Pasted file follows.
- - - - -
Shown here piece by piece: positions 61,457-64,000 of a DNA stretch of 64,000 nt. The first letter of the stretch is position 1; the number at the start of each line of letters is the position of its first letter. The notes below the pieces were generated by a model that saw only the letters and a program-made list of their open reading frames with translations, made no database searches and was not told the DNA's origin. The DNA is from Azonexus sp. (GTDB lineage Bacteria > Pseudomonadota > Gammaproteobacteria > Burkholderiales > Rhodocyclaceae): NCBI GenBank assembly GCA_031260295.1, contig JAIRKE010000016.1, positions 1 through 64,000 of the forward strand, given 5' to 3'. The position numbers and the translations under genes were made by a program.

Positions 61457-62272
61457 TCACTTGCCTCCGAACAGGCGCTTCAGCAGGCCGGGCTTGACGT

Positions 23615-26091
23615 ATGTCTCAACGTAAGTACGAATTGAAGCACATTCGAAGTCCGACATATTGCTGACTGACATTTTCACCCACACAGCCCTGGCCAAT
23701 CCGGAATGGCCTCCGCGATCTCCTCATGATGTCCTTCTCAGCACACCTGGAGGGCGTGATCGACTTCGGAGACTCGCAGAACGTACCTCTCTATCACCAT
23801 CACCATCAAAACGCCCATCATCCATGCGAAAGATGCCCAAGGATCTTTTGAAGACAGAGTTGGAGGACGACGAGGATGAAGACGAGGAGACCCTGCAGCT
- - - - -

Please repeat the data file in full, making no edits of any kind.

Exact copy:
Shown here piece by piece: positions 61,457-64,000 of a DNA stretch of 64,000 nt. The first letter of the stretch is position 1; the number at the start of each line of letters is the position of its first letter. The notes below the pieces were generated by a model that saw only the letters and a program-made list of their open reading frames with translations, made no database searches and was not told the DNA's origin. The DNA is from Azonexus sp. (GTDB lineage Bacteria > Pseudomonadota > Gammaproteobacteria > Burkholderiales > Rhodocyclaceae): NCBI GenBank assembly GCA_031260295.1, contig JAIRKE010000016.1, positions 1 through 64,000 of the forward strand, given 5' to 3'. The position numbers and the translations under genes were made by a program.

Positions 61457-62272
61457 TCACTTGCCTCCGAACAGGCGCTTCAGCAGGCCGGGCTTGACGT

Positions 23615-26091
23615 ATGTCTCAACGTAAGTACGAATTGAAGCACATTCGAAGTCCGACATATTGCTGACTGACATTTTCACCCACACAGCCCTGGCCAAT
23701 CCGGAATGGCCTCCGCGATCTCCTCATGATGTCCTTCTCAGCACACCTGGAGGGCGTGATCGACTTCGGAGACTCGCAGAACGTACCTCTCTATCACCAT
23801 CACCATCAAAACGCCCATCATCCATGCGAAAGATGCCCAAGGATCTTTTGAAGACAGAGTTGGAGGACGACGAGGATGAAGACGAGGAGACCCTGCAGCT